Washed Clean Coffee Beans

Sorting has almost always been done by hand. Using sorting tables where people hand pick the good from the bad to other various mechanical machines that use weights and grating systems to determine the good from bad. Only recently has there been the introduction of electronic sorting systems where cameras, computers, and software identify flaws and eject them with a blast of air. These are expensive and rare but gaining in popularity.

Coffee Beans Stored in Burlap Sacks

Once sorted, the beans are placed back in burlap sacks and prepared for shipping. They can sit in these bags for weeks or months before being shipped to the next destination. Once they arrive at the destination the bags are stored in a climate controlled warehouse. During this "sitting" time, there are important things happening to the beans that impact the flavor. A lack of sitting time can leave a green and slight flavor. Add a bit of time, and the bean can develop a more full and deep flavor that brings out the under notes of the fruit. A little more sitting time can let the bean overdevelop and soften flavors, and produce a stale bean.

Pouring Beans into Coffee Roaster

At just the perfect time, the beans are poured into the roaster. This hand-built, spinning oven with sensors and variable speeds for everything has been tuned to be able to heat up this particular type of bean from this particular farm in a way to bring out the best flavors.

The chemistry that occurs as the bean heats up is exacting and precise. Heat it up too quickly, and you don't let flavors develop. If too slow, the wrong flavors get overcooked at the wrong times. With just the perfect amount of heat, time, airflow, drum speed and dozens of other factors, the beans are roasted.

Roasting Coffee Beans

As the bean heats up, it will initially expand as the moisture begins to vaporize. The stress on the shell of the bean becomes too great, and it pops or cracks releasing the hot moisture. This also sheds the outer skin of the bean, and then begins the breakdown of the cell walls in the bean. Now shrinking in size, the bean begins to give off its own heat as it cooks internally. When the cell walls release the oils, there is a second softer crack as the bean now gets coated in oily flavor. At this point, the bean's time in the oven will determined how dark the roast and the flavors are by how long it stays heated.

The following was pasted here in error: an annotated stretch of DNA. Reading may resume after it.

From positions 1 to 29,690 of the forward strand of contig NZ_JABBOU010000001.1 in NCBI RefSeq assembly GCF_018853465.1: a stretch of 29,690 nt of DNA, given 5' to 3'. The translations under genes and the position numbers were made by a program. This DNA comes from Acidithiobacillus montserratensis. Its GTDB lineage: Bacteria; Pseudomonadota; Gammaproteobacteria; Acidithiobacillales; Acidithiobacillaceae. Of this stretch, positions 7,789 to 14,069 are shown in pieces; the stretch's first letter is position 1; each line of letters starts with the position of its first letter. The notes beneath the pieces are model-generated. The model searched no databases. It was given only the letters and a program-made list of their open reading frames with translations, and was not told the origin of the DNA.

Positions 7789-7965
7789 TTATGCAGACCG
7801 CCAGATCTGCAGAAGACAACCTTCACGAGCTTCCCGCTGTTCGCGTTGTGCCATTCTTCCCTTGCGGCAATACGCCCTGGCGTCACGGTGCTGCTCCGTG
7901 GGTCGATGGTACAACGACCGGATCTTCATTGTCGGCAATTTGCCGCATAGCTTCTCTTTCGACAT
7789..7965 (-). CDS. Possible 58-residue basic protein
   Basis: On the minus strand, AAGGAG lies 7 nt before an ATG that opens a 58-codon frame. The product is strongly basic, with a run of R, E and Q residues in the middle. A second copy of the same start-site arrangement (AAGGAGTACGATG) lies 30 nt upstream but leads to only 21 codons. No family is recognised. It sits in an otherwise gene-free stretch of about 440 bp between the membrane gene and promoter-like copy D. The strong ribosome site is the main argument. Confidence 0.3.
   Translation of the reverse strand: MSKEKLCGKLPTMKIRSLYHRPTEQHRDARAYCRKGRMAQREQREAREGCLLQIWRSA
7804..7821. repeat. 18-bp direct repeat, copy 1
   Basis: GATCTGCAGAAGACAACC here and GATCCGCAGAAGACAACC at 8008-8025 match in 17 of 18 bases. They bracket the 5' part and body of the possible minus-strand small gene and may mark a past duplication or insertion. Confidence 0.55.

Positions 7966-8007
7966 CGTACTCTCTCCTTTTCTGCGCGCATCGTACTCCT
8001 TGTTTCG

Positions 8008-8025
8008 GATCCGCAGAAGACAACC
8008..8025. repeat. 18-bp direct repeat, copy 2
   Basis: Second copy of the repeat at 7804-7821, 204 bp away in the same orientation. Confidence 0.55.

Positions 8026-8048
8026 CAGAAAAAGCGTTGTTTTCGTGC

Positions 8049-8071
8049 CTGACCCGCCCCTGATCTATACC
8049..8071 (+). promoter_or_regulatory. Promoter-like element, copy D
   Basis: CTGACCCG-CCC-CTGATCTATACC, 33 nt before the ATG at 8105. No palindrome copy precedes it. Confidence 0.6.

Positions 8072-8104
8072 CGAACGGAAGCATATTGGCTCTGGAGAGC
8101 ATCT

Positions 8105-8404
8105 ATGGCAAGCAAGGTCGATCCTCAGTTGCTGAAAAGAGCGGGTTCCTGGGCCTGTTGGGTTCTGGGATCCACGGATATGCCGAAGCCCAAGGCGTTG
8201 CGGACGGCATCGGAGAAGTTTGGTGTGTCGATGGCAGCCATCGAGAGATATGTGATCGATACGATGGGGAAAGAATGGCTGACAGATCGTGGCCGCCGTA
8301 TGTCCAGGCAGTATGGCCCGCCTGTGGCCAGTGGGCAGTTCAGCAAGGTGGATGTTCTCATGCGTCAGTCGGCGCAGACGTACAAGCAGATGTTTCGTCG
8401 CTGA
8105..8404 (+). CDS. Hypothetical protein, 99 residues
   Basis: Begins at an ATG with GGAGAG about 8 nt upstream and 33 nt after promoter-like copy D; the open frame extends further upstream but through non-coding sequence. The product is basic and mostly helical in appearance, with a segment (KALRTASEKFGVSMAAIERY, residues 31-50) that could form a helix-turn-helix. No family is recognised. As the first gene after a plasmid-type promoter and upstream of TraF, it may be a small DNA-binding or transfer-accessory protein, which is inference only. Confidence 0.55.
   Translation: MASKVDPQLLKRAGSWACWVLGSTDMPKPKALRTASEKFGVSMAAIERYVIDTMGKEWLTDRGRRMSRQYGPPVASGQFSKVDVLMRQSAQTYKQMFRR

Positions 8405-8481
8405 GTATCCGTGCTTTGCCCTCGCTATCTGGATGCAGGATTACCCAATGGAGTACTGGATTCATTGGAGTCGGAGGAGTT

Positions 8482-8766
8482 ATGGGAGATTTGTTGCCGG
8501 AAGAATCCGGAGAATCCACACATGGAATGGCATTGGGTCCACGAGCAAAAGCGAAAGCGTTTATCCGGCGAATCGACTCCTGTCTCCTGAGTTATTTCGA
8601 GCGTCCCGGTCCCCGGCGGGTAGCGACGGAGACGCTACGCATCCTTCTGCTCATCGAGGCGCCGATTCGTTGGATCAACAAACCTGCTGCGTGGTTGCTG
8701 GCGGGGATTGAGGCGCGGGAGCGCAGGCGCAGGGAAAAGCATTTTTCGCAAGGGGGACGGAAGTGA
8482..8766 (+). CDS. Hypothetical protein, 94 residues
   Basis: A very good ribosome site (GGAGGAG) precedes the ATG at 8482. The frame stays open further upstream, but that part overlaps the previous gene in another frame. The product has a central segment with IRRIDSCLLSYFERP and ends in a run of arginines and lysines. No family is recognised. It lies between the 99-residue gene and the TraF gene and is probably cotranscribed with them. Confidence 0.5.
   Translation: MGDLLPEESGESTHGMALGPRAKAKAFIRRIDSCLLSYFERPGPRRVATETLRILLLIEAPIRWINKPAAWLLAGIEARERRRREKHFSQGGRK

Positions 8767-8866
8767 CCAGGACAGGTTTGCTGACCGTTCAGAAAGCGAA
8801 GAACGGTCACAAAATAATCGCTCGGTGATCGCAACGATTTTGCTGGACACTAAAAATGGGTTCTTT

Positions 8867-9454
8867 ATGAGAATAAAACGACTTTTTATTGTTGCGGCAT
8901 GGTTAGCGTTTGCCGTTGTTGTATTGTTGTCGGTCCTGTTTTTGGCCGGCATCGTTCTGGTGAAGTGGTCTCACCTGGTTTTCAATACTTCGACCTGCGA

Coffee Roasting Cooling Pan

At just the right time, the load of hot beans are released into a tray with a screen floor.  The mixture of stirring and cross-airflow reduce the temperature quickly and stop the cooking. If done correctly, this will seal in the perfect roasting point, and allow the bean to retain the ideal flavors. Our beans are now dark, oily, and giving off that beautiful coffee aroma. They are ready for a final inspection, and then to be sent to the person who will ultimately enjoy them the most: the coffee consumer.

The Coffee Bean

And there ends the journey of a coffee bean. From seed to tree, cherry to roasted bean, the journey is long but as only the lucky few, these wonderful little beans have fulfilled their purpose. As you drink you morning cup, you can raise your mug to the coffee bean and all those involved that made it possible.